The COVID-19 pandemic has impacted the lives of so many around the world. In particular, it has taken a toll on our frontline healthcare professionals who are working day in and day out to care for those who are sick.
If you are a health care worker, taking care of yourself can seem almost impossible during this time. And when you get home, it’s just too tempting to crash on the couch — maybe for a day or two. By the time you feel energized again, you’re heading back to work for another 12-hour shift.
If this sounds familiar, maybe it’s time for a change in your routine—especially if you aren’t exercising regularly. Exercise increases blood flow, improves circulation, boosts endorphin levels in the brain and leaves you feeling energized and less fatigued.
The good news is that all activity, not just what we think of as exercise, counts toward your physical activity goal, according to the Physical Activity Guidelines for Americans. Aim for at least 22 minutes per day or 150 minutes per week of moderate-intensity physical activity or exercise.
Here are a few tips to help you incorporate physical activity into your life—even when you don’t feel like it.
Sneak exercise into your day
If you can’t take a brisk walk around the neighborhood, consider:
- Taking the stairs every opportunity you get.
- Parking in a spot that’s furthest from your work entrance, the grocery store, etc.
- Walking more steps each day. Start from your baseline and add more steps each day. The overall health benefit will come from adding more steps over time. In a recent study of 17,000 women, those who walked about 4500 steps per day had better health outcomes than those walking 2500 steps per day.
- Taking time for a mini-workout—even if it’s only for five to 10 minutes. See if you can squeeze in some squats, lunges or shoulder rolls during your shift or while at home.
The American College of Sports Medicine Guidelines for Aerobic Exercise say to build up to at least 150 minutes per week of moderate intensity exercise. Your starting point can be five-minute sessions, three times per day to increase gradually to 30 minutes per day.
Here’s a quick five-minute body weight circuit that you can do anywhere:
- 20 seconds high knees
- 20 seconds “bench” dips (use a chair, step or whatever you have to elevate)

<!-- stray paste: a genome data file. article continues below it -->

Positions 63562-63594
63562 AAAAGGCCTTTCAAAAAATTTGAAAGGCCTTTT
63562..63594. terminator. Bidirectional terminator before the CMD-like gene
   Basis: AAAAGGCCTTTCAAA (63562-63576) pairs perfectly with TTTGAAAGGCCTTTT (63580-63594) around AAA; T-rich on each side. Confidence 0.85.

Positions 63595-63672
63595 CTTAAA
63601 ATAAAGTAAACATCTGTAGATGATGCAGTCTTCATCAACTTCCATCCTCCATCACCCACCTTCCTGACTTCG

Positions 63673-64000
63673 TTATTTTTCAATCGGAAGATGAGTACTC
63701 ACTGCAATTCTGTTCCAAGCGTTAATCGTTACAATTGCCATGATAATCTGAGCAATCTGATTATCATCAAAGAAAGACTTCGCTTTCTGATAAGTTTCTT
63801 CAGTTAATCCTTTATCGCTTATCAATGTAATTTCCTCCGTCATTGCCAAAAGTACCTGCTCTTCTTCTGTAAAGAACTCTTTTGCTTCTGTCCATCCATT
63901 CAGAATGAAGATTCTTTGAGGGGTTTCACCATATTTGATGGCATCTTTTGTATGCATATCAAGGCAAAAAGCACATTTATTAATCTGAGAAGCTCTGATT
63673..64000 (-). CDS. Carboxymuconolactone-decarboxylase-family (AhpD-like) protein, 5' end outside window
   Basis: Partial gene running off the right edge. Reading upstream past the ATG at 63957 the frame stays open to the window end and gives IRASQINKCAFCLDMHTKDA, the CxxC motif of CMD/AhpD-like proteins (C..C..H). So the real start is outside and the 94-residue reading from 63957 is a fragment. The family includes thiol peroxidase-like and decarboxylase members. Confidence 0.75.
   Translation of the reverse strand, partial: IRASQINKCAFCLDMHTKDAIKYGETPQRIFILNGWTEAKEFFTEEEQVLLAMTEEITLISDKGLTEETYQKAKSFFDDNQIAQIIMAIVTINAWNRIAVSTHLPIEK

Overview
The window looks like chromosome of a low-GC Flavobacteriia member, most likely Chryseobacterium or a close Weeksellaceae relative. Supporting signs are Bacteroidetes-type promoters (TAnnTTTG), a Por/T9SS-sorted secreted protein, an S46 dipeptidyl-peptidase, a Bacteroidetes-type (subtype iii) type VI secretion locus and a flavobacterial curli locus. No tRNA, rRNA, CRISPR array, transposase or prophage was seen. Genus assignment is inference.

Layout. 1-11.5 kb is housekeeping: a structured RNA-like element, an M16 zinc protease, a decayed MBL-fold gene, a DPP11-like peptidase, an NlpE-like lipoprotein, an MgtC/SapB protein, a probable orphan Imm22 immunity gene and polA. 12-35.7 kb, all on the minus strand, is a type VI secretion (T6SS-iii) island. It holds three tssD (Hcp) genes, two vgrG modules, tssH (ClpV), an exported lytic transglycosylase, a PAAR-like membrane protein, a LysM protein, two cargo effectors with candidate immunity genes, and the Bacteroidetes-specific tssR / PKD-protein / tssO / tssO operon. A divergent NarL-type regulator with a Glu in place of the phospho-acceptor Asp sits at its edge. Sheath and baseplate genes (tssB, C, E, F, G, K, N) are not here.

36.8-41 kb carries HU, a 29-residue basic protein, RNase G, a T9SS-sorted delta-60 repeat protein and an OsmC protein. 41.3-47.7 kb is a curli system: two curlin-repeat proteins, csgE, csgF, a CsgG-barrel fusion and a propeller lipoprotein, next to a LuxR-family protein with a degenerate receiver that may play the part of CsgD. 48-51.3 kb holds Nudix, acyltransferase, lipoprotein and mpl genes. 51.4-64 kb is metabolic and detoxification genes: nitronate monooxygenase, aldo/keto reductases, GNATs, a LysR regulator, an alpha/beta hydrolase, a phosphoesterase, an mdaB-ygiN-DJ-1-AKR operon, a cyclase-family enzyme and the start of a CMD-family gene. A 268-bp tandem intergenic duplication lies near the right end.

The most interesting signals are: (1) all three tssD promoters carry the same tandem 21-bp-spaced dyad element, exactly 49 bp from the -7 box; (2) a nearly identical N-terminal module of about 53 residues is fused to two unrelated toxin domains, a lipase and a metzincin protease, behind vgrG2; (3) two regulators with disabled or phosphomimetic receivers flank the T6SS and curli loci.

- 20 seconds squats
- 20 seconds push-ups (modify to knees or elevate hands on chair or desk)
- 20 seconds rest
Repeat that series three times and give yourself a pat on the back for a five-minute workout.
Make technology work for you
Want to do a different seven-minute workout every day? Participate in a 30-day fitness challenge? Learn some new yoga poses? Yeah, there’s an app for that. Hundreds of them, in fact, and many are free.
If you’re into “wearable” tech, check out the many fitness tracker options. These gadgets track heart rate, sleep patterns, exercise goals and so much more. Some are Bluetooth-enabled and can sync with an app on your smartphone, which makes it easier for you to see and use the information.
If you’re not quite ready for that, take advantage of the health app that may already be on your phone. Samsung Health and Google Fit apps track data including steps and calories. Apple phones come with the Health app, which tracks fitness activity, with or without the help of a smartwatch.
Maximize workout time on your days off
Just can’t imagine working out before or after a 12-hour shift? Totally understandable. And that’s okay—experts say that exercising at least three times a week can provide health benefits. That leaves you with four days a week to get the job done. Try these ideas:
- Schedule your workouts with a friend. Accountability improves your chances of success.
- Find an aerobic activity you enjoy. Join a volleyball club, try a new fitness class at the gym, dust off your bike and zip around the neighborhood… you get the idea.
- Dress for success. Comfortable shoes, stylish leggings and tops, even a cool armband holder for your phone… they’re all part of a workout wardrobe that can help motivate you to get out there and get fit.
Most importantly, don’t put off starting an exercise routine. The energy you gain will carry you through the entire day—even when you’re working 12 hours straight!